If we’re talking about marriage equality, look see, I get up in arms on social media, I’ve had time to collect my thoughts but, off the cuff, I will say that if we are living in a small liberal democracy in the developed world [then] we need to apply the ethics that go with that that have been building from basically in latin until now. We seem to be taking backwards steps too, if not in a theocracy [way] then at least political dispositions that are informed by religious ethics that are by themselves, [and] don’t have any standing in an intellectual ethical realm. If you say you can’t have this because it's traditional, tradition is never a good idea to grasp onto as an argument because the whole idea of the scientific method is that you have to disprove it for it to be not science, so ethics suggest that it's the same thing that tradition is waiting there to be disproved. These ideas don’t seem to be based on law any further than saying the law can’t change, that’s absolutely ridiculous, law changes all the time, we’re not stuck with a sixth century sense of mind of Justinians fucking roman whores, so it's absolutely nuts to me and it's hurtful, and it damages society as whole as it sets up artificial commissions between who is a person and who isn’t. If you start denying people legal rights based on context rather than, just for instance, recently Brisbane passed a law that made anal sex have a lower age of consent to match up with vaginal sex, I think that definitely impacts in that everything should apply across the board rather than contextually. It’s something that I get upset about really quickly. (laughs)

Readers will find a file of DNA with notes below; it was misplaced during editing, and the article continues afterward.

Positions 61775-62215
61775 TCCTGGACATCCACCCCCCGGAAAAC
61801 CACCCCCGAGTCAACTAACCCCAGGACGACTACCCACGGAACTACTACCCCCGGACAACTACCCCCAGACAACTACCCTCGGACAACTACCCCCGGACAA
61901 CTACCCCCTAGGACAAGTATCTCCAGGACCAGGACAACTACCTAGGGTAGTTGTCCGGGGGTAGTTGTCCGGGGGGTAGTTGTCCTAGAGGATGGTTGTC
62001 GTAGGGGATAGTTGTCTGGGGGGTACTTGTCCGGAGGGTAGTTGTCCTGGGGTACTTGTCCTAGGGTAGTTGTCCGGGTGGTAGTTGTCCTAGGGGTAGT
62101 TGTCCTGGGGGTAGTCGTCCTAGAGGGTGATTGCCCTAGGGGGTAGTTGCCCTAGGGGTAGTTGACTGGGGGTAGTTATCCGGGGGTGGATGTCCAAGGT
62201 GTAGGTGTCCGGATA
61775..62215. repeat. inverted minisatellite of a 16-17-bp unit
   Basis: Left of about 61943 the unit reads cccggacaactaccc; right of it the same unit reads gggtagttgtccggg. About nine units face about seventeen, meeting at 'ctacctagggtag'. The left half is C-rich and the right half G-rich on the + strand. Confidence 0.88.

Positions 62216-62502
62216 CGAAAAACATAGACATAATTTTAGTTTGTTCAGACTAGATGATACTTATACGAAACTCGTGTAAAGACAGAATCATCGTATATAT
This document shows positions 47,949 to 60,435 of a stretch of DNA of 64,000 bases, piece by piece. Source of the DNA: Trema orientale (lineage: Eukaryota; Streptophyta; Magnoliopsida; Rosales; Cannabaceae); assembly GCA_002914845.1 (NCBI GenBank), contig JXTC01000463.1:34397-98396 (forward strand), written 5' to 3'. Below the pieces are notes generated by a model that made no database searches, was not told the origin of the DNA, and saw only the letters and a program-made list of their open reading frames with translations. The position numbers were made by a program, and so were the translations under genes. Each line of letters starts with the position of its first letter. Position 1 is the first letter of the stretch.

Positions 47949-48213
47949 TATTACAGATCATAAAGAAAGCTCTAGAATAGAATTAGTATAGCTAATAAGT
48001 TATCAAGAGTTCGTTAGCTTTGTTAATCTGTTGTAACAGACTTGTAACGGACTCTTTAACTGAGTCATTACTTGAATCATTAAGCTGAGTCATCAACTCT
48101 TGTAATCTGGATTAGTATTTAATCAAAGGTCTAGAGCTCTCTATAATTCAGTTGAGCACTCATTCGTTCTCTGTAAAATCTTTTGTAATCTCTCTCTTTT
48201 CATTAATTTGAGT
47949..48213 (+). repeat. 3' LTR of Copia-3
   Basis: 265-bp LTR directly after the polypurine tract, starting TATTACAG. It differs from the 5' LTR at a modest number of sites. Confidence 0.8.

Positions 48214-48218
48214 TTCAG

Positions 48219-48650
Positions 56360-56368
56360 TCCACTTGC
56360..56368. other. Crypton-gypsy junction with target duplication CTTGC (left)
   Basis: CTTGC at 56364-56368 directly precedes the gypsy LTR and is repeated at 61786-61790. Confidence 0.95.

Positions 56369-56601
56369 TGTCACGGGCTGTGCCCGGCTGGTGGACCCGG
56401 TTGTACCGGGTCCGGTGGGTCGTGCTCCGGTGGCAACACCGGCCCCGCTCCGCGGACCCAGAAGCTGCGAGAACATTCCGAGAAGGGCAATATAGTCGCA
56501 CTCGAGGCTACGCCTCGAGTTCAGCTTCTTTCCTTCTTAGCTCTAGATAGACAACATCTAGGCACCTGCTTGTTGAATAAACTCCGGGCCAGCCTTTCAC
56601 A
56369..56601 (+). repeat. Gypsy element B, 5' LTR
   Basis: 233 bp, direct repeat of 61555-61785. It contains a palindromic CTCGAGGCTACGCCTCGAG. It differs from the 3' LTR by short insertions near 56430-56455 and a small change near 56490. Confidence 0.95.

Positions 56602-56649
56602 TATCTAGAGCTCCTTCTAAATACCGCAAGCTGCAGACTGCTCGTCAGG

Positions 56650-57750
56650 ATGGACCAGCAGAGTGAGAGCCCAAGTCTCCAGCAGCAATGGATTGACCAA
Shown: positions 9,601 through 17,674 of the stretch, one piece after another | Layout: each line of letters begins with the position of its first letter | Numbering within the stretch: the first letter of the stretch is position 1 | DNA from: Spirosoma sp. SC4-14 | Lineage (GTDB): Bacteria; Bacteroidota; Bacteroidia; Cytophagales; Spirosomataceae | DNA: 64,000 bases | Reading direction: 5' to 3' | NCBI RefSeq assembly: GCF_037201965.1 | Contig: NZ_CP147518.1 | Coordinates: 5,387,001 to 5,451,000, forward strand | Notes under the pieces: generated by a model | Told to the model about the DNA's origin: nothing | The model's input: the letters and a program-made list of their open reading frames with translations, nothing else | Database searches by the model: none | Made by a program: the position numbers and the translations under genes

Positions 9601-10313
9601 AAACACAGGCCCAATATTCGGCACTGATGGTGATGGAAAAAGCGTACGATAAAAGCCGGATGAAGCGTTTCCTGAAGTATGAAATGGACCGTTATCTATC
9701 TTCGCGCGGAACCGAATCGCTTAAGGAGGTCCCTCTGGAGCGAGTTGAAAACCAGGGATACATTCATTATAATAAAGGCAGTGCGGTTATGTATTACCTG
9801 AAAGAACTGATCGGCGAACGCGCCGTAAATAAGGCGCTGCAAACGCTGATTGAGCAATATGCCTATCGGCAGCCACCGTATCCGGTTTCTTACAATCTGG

What does the future hold for you guys? Any plans to take Gay Paris international anytime soon?